Windy C’s Chicago Hot Dogs, 140 S. Mountain Ave. (at 8th), Upland
Upland is now home to two independent, non-Wienerschnitzel, non-Jody Maroni hot dog joints, which I believe is two more than any other city in the valley. Johnson’s arrived this fall. Windy C’s (visit its website here) has been around since 1999.
It’s a dinky place with 11 seats in a storefront by a Rubio’s and in the same center as Fresh & Easy and Dollar Tree. A brief experiment with a second location downtown (on C, appropriately) failed, but the Mountain storefront continues.
I’ve been there a few times over the years. I don’t have any experience with Chicago hot dogs, so I can’t say how this place measures up. Chicago dogs are loaded up with too many condiments for my taste anyway. But I went in again recently for a Wrigley ($7.39 as a combo with soda and fries), which comes with sauerkraut, mustard, cheese and a pickle slice on a steamed bun. I liked it.
Other dogs have Windy City-friendly names like Rush Street and Comiskey, and they also serve chili, corn, Polish dogs and Italian beef. There’s a signed photo on the wall from Richard Daley, who presumably signed the photo in the City of Broad Shoulders rather than the City of Gracious Living.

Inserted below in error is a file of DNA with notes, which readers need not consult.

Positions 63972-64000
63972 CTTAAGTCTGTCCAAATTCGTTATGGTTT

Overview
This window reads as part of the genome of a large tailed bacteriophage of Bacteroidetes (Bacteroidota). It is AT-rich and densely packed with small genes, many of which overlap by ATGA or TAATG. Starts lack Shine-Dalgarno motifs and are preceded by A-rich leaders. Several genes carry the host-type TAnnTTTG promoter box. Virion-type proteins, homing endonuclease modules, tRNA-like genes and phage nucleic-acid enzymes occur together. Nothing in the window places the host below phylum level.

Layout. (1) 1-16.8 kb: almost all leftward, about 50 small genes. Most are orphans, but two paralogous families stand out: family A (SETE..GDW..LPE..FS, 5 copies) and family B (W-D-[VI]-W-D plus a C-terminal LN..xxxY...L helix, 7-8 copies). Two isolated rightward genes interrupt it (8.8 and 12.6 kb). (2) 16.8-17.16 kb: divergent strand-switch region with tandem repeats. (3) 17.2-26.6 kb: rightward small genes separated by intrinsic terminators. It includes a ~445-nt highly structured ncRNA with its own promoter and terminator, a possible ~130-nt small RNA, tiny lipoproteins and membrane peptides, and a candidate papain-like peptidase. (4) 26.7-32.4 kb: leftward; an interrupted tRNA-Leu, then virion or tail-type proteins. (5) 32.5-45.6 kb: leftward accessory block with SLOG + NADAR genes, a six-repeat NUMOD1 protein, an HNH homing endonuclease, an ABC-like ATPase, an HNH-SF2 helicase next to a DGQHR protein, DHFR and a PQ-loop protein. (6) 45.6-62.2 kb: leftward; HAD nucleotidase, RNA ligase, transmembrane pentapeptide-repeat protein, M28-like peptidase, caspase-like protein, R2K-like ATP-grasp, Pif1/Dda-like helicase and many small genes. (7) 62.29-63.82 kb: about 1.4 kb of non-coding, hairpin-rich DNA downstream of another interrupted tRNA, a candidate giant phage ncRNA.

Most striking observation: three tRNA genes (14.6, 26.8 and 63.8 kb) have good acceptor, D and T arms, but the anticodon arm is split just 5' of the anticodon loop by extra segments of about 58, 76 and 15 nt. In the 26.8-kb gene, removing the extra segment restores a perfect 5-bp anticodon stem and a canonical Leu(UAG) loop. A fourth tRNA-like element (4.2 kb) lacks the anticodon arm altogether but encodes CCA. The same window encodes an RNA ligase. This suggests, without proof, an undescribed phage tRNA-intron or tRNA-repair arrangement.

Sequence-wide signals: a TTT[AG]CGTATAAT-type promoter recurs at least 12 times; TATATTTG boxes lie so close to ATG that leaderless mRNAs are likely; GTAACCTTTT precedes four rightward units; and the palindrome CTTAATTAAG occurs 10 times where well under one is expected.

Windy C’s uses Vienna beef dogs, which owner Freddy Johnson says is more authentic than the red hots at Johnson’s. (Note how the competing place’s name is also his own name. That’s gotta smart.) Signs proclaim that Vienna beef is the official dog of the Sox and Cubs.
Now, about the service. A lot of people hate it here. As one Yelper put it: “I believe the owner is at his wit’s end and has the attitude that he’s super fed up with your BS even though you’ve never met him before.” Overall the place gets 1.5 stars. The New Diner blog didn’t like it either. Two reviews on Trip Advisor are brutal, with one comparing Johnson to “Seinfeld’s” Soup Nazi and other other saying the owner laughed at his complaint.
Johnson is abrupt and that obviously rubs a lot of people the wrong way, although from my observation over a lunch hour he has friendlier interplay with customers he knows. People always wonder how he can stay in business, but the New Diner asked that question in 2005, and you’ll notice Windy C’s is still hanging tough. People who aren’t on the Internet must be made of sterner stuff.